To further understand how such problems are eliminated, recall that the back projection screen of the fourth embodiment shown in FIG. 6 is often free form blow molded or stretch formed. As discussed above, this process often results in variations of curvature from screen to screen and these variations may lead to alignment problems using prior art methods. However, since the fluorescent ink is to be permanently applied to the viewing surface of such display devices, the test pattern could be projected upon the screen and used to select the reference points to be marked for the alignment pattern. Alternatively, the alignment pattern may be marked on the screen one time using a laser theodolite. In this way, the screen to screen tolerance variation is eliminated when the alignment is later evaluated by one practicing this invention.
Further, marking the viewing surface of the visual display device eliminates the need for repeated use of reticles, laser theodolites or slide projectors. The test pattern can be projected onto the viewing surface using the same projectors by which any other image would be projected onto the viewing surface. Thus, the alignment may be evaluated immediately with no additional special equipment. Therefore, the practice of the present invention results in a saving of time and expense over previously known systems.
Therefore, the present invention provides an improvement in the methods and apparatus used to align images with the display devices onto which they are projected.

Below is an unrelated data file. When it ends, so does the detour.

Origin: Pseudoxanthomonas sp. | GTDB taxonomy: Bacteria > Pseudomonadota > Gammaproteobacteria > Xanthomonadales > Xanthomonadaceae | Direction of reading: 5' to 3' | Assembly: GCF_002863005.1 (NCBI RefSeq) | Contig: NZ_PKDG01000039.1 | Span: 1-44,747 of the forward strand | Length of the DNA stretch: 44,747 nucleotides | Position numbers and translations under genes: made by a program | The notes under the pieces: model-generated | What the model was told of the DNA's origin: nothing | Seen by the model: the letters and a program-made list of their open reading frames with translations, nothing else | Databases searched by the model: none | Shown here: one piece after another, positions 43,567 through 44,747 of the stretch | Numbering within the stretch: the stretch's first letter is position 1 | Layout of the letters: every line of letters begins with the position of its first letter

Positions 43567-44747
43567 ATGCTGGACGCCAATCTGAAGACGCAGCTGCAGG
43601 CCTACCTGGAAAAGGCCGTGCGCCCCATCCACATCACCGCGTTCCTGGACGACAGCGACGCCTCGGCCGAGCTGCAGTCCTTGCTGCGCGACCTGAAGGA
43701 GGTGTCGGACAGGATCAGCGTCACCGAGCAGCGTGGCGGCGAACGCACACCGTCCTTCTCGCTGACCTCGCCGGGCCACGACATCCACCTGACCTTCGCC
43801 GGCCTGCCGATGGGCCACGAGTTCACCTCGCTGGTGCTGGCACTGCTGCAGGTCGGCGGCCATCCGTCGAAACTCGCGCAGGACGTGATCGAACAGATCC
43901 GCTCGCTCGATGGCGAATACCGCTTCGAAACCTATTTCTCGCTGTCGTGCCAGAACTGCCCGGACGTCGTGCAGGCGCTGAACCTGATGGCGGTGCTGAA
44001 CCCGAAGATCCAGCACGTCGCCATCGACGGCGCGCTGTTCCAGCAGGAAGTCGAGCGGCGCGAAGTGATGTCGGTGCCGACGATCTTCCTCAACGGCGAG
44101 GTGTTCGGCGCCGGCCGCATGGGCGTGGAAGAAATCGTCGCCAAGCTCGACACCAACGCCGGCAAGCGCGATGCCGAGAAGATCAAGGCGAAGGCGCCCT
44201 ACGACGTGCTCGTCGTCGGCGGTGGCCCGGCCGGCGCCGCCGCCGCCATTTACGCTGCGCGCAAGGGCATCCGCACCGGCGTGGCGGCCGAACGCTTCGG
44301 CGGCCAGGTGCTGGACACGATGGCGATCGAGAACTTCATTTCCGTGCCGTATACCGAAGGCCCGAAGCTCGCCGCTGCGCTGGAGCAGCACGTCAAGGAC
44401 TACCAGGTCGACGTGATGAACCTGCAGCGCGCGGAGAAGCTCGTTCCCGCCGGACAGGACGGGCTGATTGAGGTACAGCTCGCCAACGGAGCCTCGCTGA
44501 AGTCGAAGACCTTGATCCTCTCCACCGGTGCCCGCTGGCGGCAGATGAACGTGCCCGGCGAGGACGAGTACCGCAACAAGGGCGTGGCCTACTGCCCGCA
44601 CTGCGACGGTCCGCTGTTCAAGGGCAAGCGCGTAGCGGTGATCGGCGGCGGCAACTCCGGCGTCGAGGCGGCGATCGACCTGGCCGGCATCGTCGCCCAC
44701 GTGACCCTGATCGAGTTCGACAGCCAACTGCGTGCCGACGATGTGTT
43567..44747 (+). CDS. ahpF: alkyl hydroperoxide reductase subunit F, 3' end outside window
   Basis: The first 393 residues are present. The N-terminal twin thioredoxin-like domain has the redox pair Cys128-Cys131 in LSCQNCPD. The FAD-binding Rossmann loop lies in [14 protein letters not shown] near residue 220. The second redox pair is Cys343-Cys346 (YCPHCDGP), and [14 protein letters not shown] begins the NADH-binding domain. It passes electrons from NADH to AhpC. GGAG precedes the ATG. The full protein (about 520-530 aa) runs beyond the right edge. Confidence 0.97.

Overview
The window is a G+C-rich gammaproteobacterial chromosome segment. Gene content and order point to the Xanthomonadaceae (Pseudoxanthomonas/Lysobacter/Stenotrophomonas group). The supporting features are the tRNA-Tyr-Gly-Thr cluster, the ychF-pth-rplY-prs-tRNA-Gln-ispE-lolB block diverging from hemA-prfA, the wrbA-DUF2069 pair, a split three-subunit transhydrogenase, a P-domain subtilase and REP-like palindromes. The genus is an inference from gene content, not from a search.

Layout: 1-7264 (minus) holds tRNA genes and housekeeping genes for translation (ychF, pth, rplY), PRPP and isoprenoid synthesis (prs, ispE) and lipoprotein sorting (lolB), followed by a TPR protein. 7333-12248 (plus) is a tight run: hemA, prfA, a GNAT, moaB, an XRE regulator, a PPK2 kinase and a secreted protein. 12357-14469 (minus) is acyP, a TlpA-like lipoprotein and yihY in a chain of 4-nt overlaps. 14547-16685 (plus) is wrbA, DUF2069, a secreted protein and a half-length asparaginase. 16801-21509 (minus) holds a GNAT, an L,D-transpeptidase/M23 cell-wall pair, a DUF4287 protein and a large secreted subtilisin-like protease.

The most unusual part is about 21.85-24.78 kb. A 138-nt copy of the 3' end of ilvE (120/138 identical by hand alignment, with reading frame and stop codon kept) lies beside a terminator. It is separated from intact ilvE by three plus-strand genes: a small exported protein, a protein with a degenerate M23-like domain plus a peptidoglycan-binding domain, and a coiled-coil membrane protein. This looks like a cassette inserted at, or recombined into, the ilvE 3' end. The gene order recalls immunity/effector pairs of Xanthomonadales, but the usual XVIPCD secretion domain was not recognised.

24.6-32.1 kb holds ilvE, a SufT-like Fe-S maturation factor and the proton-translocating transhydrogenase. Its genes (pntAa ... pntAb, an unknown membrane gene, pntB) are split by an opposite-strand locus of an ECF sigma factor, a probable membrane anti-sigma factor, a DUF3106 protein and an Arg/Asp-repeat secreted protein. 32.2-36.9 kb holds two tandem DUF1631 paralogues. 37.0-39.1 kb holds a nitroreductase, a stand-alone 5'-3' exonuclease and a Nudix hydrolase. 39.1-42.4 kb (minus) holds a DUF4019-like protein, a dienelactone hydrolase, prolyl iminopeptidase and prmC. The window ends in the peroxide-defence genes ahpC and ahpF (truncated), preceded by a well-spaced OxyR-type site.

It is understood the above-mentioned embodiments are merely illustrative of the possible specific embodiments which can represent applications of the principle of the present invention. Other arrangements may be readily devised in accordance with those principles by one of ordinary skill in the art without departing from the spirit and scope of the present invention. The scope of the invention is limited only by the following claims.
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|Citing Patent||Filing date||Publication date||Applicant||Title|
|US20020181130 *||May 22, 2002||Dec 5, 2002||Minolta Co., Ltd.||Optical projection system and method of optical adjustment of the same|
|U.S. Classification||356/401, 348/E03.04, 250/459.1, 250/461.1, 348/E05.138, 348/E17.005, 356/399|
|International Classification||H04N5/74, H04N17/04, H04N3/22|
|Cooperative Classification||H04N3/22, H04N5/7408, H04N17/04|
|European Classification||H04N5/74D, H04N3/22, H04N17/04|
|Jul 19, 1993||AS||Assignment|
Owner name: HUGHES TRAINING, INC., TEXAS
Free format text: ASSIGNMENT OF ASSIGNORS INTEREST;ASSIGNOR:LINDLY, ROSS N.;REEL/FRAME:006648/0282
Effective date: 19930709
Owner name: HUGHES TRAINING, INC., TEXAS
Free format text: ASSIGNMENT OF ASSIGNORS INTEREST;ASSIGNOR:DUGDALE, JONATHAN L.;REEL/FRAME:006648/0285
Effective date: 19930517
|Dec 21, 1998||SULP||Surcharge for late payment|
|Dec 21, 1998||FPAY||Fee payment|
Year of fee payment: 4
|Jan 5, 1999||REMI||Maintenance fee reminder mailed|
|Aug 28, 2000||AS||Assignment|
Owner name: L-3 COMMUNICATIONS CORPORATION, NEW YORK
Free format text: ASSIGNMENT OF ASSIGNORS INTEREST;ASSIGNOR:RAYTHEON CORPORATION;REEL/FRAME:011035/0782
Effective date: 20000210
|Dec 12, 2002||FPAY||Fee payment|
Year of fee payment: 8
|Dec 13, 2006||FPAY||Fee payment|
Year of fee payment: 12